Hitting Rock Bottom

Fishing boats have dragged nets across the seafloor in pursuit of bottom-feeding fish and crustaceans since the Middle Ages. In recent decades, motorized fishing fleets, powered by government subsidies, have taken heavier nets deeper and farther offshore. The annual haul from international waters in 2010 was reported to be worth more than $600 million.

To see how bottom trawling is changing the ocean’s bottom, ecologist Antonio Pusceddu of the Marche Polytechnic University in Ancona, Italy, and his team took seafloor sediment samples at trawled and untouched sites off Spain’s northeastern coast between 500 and 2,000 meters below the surface. They then counted the number of individuals and species in those samples and measured the amount of carbon in the sediment. The final tally was grim. Trawling cut biodiversity by 50 percent and organic matter by 52 percent when compared with untouched sites. Meanwhile it slowed carbon cycling by 37 percent. Instead of settling on the seafloor, that stray carbon may acidify seawater or escape into the atmosphere. The team reported its results in June in the Proceedings of the National Academy of Sciences USA.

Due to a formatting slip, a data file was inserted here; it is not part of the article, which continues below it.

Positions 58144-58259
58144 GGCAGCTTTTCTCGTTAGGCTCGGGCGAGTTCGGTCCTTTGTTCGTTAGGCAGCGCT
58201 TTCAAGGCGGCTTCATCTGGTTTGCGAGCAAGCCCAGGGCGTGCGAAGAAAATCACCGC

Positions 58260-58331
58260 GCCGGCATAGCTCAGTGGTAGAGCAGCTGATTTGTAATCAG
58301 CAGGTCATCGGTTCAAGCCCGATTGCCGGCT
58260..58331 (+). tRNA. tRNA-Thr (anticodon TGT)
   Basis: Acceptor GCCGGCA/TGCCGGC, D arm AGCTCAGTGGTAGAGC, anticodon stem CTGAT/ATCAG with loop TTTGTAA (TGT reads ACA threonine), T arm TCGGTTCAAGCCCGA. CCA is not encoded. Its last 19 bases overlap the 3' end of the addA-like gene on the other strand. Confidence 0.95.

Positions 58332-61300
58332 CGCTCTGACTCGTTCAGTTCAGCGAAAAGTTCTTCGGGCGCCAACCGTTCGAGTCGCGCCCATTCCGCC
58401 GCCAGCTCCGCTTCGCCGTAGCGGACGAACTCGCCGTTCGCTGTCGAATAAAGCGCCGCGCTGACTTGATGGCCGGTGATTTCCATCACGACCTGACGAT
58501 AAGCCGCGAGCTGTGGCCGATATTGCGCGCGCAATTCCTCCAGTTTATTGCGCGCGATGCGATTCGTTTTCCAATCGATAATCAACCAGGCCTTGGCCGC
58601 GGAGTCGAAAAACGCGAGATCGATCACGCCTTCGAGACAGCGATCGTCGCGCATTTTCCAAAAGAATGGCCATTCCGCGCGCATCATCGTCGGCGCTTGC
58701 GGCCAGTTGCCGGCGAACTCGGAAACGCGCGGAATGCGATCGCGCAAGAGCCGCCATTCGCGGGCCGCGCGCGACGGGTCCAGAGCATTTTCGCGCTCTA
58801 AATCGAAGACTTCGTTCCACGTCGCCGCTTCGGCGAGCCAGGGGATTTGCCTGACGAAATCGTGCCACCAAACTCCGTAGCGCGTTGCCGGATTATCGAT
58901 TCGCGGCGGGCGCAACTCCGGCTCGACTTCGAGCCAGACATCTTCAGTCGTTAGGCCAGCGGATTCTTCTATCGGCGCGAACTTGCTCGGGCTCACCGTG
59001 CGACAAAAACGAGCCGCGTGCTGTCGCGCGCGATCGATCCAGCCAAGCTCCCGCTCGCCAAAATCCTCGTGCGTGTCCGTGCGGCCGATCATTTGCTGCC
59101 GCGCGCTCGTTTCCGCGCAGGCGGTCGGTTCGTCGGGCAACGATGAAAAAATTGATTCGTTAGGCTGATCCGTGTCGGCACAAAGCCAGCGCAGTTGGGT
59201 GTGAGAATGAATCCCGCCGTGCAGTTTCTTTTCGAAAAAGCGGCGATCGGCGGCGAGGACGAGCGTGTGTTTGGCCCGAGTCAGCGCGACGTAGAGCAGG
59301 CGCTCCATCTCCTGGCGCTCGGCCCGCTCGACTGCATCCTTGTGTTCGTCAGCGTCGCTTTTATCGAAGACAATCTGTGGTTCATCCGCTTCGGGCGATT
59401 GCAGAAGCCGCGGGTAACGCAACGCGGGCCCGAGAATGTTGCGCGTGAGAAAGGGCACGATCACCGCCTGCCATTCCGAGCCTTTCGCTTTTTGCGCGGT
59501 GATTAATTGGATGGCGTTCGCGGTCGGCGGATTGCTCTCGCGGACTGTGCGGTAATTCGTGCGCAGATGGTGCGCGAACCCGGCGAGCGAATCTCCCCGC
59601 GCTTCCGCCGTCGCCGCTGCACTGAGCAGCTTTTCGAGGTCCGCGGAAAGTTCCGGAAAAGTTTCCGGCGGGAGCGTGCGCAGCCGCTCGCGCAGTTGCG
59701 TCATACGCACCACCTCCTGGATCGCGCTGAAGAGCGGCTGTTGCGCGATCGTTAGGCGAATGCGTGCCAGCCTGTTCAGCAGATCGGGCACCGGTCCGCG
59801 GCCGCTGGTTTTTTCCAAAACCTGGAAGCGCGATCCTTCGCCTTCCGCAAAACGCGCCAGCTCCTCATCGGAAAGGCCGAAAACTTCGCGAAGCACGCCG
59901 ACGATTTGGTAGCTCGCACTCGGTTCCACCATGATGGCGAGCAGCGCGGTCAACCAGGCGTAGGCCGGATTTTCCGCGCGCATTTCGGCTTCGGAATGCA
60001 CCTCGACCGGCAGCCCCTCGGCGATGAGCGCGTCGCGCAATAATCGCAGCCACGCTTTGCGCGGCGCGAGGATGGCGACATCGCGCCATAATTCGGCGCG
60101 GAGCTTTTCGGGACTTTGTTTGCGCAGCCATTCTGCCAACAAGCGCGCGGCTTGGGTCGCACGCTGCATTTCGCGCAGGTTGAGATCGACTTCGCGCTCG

Despite images from early submersible expeditions of ghostly white dust settling onto a sandy floor, the deep sea is not a desert, Pusceddu says. Even parts of the sea that lack impressive corals or craggy seamounts can host important, if tiny, life-forms. Some such creatures feed shrimp, the main target species for trawlers at Pusceddu’s study site. Others consume carbon and trap it in the seafloor.

Bottom-feeding fish off the British Isles alone trap the equivalent of one million metric tons of carbon dioxide every year, according to a study published in June in the Proceedings of the Royal Society B. If kept intact, such biological processing could help countries offset carbon emissions, the authors write.

Better care is urgent: more powerful trawlers now reach deeper waters, oil drilling is moving ever downward, and Papua New Guinea just signed the first commercial sea-mining agreement. Plus, other work has found that the deepest-sea dwellers are among the longest-lived and slowest to recover from the effects of bottom trawling. The European Union may take the lead on this issue. Its newly elected parliament is reviewing draft legislation to limit the scope of deep-sea trawling. Chief scientist Elliott Norse of the Marine Conservation Institute in Seattle says the recent findings show decision makers that “they need to find ways to make fishing less harmful environmentally.”

First published by Scientific American: [html] [pdf].